Abstract

http://ssrn.com/abstract=815099
 


 



Legislative Intent and Legislative Supremacy: A Reply to Professor Allan


Paul P. Craig


University of Oxford - Faculty of Law

2004

Oxford Journal of Legal Studies, Vol. 24, pp. 585-596, 2004

Abstract:     
Ten years on and the debate about the foundations of judicial review continues. Two themes have remained constant throughout. The species of legislative intent have multiplied to include specific, general and constructive intent, and who knows what further 'adjectival variants' remain to be discovered. Those opposed to the common law model advance dire warnings of the dangers of ignoring their preferred adjectival version. In Allan's case my previous analytical criticism of constructive legislative intent, henceforth CLI, has provoked more extreme claims and more intemperate language about the alleged consequences of adherence to the common law model. These are, as will be seen, wrong. They serve moreover to mask the problems with CLI. Allan claims repeatedly that I confuse literal and constructive legal intent in his reasoning. This is quite mistaken: I take issue with the very meaning and application of CLI.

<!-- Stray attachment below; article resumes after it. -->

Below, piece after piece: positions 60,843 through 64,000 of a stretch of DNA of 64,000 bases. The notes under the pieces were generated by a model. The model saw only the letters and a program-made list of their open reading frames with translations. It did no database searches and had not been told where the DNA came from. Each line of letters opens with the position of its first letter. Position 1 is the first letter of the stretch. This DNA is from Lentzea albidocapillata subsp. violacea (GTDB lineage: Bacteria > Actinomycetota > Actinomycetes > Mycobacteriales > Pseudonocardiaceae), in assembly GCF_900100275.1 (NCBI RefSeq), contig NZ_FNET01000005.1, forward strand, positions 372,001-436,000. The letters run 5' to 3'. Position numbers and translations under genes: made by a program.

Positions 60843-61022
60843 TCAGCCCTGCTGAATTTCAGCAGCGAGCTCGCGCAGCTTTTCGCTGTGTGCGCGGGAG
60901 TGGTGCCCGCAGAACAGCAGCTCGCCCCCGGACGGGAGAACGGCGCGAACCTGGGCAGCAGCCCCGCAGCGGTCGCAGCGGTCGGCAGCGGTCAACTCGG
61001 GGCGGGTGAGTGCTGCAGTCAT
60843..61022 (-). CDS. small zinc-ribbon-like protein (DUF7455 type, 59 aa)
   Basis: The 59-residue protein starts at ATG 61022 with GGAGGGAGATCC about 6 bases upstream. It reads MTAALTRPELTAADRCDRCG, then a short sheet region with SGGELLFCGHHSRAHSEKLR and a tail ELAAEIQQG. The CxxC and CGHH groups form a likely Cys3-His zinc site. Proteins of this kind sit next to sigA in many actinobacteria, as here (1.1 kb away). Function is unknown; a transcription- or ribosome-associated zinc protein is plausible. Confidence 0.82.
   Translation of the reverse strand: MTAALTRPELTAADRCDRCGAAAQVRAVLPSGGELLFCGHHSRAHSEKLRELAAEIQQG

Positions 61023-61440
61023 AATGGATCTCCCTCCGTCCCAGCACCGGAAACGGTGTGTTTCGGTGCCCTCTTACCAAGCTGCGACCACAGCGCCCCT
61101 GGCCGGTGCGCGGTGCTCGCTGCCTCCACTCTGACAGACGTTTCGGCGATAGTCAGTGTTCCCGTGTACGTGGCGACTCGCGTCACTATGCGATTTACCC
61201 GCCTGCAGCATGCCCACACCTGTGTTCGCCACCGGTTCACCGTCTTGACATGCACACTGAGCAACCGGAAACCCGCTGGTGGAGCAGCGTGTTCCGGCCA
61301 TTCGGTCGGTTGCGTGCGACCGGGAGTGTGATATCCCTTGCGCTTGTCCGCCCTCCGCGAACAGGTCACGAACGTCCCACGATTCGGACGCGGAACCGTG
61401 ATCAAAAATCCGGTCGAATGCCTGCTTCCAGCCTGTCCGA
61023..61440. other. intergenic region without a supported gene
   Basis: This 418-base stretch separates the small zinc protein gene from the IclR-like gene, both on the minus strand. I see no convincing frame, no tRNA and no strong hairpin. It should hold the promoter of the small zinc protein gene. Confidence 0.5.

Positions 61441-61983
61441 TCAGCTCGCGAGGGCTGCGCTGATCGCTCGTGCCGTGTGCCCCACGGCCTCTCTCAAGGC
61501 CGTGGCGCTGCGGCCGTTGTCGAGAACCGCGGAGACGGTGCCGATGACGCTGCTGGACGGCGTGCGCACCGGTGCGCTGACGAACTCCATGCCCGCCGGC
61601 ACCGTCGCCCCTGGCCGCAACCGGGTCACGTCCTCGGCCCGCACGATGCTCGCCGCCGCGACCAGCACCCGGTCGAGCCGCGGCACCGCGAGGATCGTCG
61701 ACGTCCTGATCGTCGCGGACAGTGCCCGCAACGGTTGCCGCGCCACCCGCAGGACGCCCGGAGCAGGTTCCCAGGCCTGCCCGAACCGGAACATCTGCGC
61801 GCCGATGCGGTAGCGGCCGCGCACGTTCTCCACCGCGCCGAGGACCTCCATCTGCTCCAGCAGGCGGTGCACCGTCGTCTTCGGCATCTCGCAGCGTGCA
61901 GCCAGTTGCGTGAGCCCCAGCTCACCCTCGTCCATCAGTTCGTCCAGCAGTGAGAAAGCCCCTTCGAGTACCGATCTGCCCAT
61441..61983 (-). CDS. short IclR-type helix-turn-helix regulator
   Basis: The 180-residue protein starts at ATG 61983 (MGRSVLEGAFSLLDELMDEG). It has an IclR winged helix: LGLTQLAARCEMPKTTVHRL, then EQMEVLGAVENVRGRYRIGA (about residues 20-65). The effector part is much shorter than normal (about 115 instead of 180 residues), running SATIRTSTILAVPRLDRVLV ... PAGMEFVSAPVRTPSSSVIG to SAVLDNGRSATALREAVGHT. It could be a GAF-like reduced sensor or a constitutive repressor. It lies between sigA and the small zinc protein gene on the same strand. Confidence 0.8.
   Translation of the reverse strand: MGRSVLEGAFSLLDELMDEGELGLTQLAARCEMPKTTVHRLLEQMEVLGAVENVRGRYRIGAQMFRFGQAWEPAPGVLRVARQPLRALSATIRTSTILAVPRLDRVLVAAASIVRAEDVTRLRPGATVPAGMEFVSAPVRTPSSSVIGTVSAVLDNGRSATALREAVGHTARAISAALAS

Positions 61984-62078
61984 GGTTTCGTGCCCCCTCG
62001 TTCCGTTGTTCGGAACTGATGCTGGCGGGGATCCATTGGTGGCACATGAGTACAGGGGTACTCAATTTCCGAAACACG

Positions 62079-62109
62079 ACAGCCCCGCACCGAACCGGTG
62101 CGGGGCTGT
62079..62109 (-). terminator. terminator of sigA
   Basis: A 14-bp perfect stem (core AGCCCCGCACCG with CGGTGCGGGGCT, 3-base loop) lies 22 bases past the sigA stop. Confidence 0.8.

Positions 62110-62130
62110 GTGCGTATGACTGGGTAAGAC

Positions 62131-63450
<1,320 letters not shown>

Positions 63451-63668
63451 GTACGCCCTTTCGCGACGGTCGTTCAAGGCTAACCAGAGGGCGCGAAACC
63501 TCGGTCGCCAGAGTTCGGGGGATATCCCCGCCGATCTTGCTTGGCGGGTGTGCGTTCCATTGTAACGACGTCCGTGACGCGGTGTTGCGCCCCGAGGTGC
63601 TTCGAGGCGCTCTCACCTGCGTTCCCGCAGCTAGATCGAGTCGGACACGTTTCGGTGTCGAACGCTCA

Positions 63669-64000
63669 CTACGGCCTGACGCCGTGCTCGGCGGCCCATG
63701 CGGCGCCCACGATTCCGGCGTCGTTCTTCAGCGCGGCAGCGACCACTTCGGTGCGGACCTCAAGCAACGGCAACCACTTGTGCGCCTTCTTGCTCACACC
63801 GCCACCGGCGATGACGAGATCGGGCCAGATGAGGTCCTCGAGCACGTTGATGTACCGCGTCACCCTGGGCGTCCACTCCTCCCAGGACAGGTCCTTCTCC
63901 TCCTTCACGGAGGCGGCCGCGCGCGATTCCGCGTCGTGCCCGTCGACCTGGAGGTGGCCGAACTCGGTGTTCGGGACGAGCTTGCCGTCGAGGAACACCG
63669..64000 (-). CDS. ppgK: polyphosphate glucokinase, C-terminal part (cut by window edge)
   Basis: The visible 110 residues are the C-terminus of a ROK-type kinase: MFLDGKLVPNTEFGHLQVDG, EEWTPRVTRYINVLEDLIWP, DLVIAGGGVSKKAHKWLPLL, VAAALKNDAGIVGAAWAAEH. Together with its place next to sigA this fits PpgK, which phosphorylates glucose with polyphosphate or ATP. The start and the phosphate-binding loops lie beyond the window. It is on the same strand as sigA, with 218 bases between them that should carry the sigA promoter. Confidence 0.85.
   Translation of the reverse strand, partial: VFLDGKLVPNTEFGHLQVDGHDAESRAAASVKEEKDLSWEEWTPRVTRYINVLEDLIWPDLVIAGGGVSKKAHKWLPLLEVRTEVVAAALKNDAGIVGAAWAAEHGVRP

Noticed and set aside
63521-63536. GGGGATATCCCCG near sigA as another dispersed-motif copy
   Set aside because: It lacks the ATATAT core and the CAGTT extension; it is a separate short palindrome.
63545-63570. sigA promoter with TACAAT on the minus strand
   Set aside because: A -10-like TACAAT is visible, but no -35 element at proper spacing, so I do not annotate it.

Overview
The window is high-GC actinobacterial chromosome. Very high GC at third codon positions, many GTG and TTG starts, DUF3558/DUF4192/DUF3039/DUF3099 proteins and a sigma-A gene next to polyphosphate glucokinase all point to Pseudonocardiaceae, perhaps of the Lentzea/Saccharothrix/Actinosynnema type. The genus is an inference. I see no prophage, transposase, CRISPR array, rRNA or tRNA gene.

Accepted Paper Series


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Date posted: February 29, 2008  

Suggested Citation

Craig, Paul P., Legislative Intent and Legislative Supremacy: A Reply to Professor Allan ( 2004). Oxford Journal of Legal Studies, Vol. 24, pp. 585-596, 2004. Available at SSRN: http://ssrn.com/abstract=815099

Contact Information

Paul P. Craig (Contact Author)
University of Oxford - Faculty of Law ( email )
St. Cross Building
St. Cross Road
Oxford, OX1 3UJ
United Kingdom
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